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New Habitat staff in North Idaho learn need for flexibility in building

by Kaye Hult

North Idaho Women’s Build volunteers prepare for foundation.

In leading their first Habitat for Humanity Women Build Week in Coeur d’Alene, Elisabeth Haas and Barbara Pianko learned that projects require flexibility.

Because the city was putting in water and sewer lines, the concrete truck did not have access to pour the foundation for the home being built for Habitat partner family Jon and Casey Stimmel.

Elisabeth, who began as volunteer coordinator with Habitat for Humanity of North Idaho (HFHNI) in December, and Barbara, who began as administrative assistant in April 2016, had arranged for groups to work during the second week of May. 

More than 70 people volunteered. 

Not only did the street repair stand in the way but also the weather hindered the build.  The women could work only one day, building forms for the foundation.

Unable to begin building the 42nd house in the Coeur d’Alene area, they planned as a back-up option to paint a house through the North Idaho Habitat’s A Brush with Kindness (ABWK) program. 

Women Build groups spent two days scraping, power-washing and priming that structure.

Elisabeth and Barbara worked with HFHNI’s new executive director, James Casper, who began in December and veteran construction supervisor Greg Nowak, who has participated in HFHNI’s 10 Women Builds.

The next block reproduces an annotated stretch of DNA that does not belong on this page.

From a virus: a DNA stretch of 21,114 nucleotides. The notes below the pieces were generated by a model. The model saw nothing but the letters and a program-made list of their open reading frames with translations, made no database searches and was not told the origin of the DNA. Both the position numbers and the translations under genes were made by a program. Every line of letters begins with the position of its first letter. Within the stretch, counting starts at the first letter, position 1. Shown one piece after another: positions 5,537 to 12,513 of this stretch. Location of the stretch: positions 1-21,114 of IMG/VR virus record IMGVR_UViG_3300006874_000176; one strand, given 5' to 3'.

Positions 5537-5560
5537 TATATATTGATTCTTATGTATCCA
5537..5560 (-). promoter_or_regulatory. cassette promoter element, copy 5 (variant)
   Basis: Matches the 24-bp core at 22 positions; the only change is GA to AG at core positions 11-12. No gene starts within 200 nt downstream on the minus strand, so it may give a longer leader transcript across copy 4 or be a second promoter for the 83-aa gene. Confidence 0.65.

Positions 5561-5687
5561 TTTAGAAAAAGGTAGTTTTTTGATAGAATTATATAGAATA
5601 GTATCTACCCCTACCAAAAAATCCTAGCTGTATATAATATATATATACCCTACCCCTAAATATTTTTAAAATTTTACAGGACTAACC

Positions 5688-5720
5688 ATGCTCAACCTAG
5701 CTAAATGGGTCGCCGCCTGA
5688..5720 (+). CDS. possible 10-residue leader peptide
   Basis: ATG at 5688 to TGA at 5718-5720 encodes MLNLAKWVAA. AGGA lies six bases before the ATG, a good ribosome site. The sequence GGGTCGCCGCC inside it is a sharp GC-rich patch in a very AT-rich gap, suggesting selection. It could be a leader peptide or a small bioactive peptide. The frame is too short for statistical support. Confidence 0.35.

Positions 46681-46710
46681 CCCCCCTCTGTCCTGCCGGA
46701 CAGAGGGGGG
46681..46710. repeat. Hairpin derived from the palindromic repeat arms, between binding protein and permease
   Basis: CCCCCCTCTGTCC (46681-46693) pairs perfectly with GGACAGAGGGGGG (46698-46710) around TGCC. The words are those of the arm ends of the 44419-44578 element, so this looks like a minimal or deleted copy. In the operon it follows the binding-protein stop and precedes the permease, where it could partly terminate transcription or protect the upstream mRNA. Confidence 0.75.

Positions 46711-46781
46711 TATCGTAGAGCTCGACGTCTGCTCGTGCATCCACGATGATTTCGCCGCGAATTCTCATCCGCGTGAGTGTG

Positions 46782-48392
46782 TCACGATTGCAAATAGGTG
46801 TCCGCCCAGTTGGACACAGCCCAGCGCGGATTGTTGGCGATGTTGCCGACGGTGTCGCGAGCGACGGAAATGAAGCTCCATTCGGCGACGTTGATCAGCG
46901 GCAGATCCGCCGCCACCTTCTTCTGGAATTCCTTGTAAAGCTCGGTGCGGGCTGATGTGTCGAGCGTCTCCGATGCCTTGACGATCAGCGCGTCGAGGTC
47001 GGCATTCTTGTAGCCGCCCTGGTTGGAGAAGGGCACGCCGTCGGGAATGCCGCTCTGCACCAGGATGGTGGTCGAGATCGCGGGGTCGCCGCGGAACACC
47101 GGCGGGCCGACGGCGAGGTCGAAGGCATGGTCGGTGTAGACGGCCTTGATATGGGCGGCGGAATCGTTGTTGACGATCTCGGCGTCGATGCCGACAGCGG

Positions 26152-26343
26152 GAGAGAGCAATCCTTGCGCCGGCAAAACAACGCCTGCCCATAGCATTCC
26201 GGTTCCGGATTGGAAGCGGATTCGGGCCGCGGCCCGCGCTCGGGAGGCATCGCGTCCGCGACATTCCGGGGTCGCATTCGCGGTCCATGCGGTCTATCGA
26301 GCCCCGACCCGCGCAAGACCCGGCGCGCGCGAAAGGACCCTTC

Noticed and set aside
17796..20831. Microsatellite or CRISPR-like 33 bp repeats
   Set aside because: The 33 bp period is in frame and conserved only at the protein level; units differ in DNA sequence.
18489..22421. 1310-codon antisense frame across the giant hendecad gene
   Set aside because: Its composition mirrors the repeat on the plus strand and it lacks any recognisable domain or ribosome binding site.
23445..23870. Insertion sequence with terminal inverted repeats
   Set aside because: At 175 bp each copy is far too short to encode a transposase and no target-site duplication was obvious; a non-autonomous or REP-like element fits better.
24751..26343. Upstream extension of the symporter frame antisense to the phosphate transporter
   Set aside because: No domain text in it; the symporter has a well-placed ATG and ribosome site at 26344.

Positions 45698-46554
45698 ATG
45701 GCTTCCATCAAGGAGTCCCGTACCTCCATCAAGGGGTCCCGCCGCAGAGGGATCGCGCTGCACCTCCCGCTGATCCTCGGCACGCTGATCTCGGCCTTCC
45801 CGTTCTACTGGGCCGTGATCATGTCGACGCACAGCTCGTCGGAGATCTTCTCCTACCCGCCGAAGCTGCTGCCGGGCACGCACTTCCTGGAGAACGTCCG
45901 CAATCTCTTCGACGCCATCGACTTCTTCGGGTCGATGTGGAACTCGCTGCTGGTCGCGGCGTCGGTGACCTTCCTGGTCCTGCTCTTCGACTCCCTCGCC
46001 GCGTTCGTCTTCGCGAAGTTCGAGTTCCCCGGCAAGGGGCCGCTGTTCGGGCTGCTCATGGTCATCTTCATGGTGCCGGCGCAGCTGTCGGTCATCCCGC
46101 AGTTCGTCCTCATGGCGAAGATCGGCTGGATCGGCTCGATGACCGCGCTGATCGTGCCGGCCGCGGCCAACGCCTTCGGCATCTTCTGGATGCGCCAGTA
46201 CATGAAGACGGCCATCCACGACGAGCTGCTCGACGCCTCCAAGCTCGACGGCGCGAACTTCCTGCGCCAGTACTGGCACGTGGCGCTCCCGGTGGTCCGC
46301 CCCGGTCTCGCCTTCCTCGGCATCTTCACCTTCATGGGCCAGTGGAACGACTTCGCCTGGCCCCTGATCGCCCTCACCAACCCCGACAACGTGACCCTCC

Habitat for Humanity International, partnered with Lowe’s to launch Women Build Week 10 years ago.  The program invites women to spend a day helping build a safe, decent, affordable house.  Many volunteers for the Coeur d’Alene project were Lowe’s Heroes, employees who volunteer.

When a Habitat affiliate undertakes building a home or helps a homeowner with improvements through A Brush with Kindness, homeowners partner by offering “sweat equity.”

Habitat partner families are Kootenai County residents who live in unsafe, unaffordable housing, and earn 30 to 60 percent of the median income for the county. 

Families repay a zero-interest mortgage and put in 500 sweat equity hours in their own homes and others’ homes.

“We seek to empower families by providing economic opportunity, home ownership, education, long-term partnership and hands-on learning,” Elisabeth said.

Individuals, corporations, faith groups and others support through home sponsorships, monetary contributions and in-kind donations.

On the opening day of Women Build, May 9, Jon and Casey told how they became Habitat partners. They had owned a home but, with the economic downturn, had both lost their jobs and then their home. They were homeless for three months before Jon found work, and they moved into what they thought was a sound mobile home.  Realizing it was unsafe, they applied to Habitat last year.

Habitat provides a mentor to walk through the process with homeowners.

Nathan Smaley is next in line for a Habitat house through HFHNI.  He won a silver and a gold medal in downhill skiing at the Special Olympics World Winter Games in Austria this March. Despite his personal difficulties, he approaches challenges with a positive attitude.

He will spend the summer providing the sweat equity to become a homeowner.  He likens it to skiing, in that it requires work and determination to accomplish.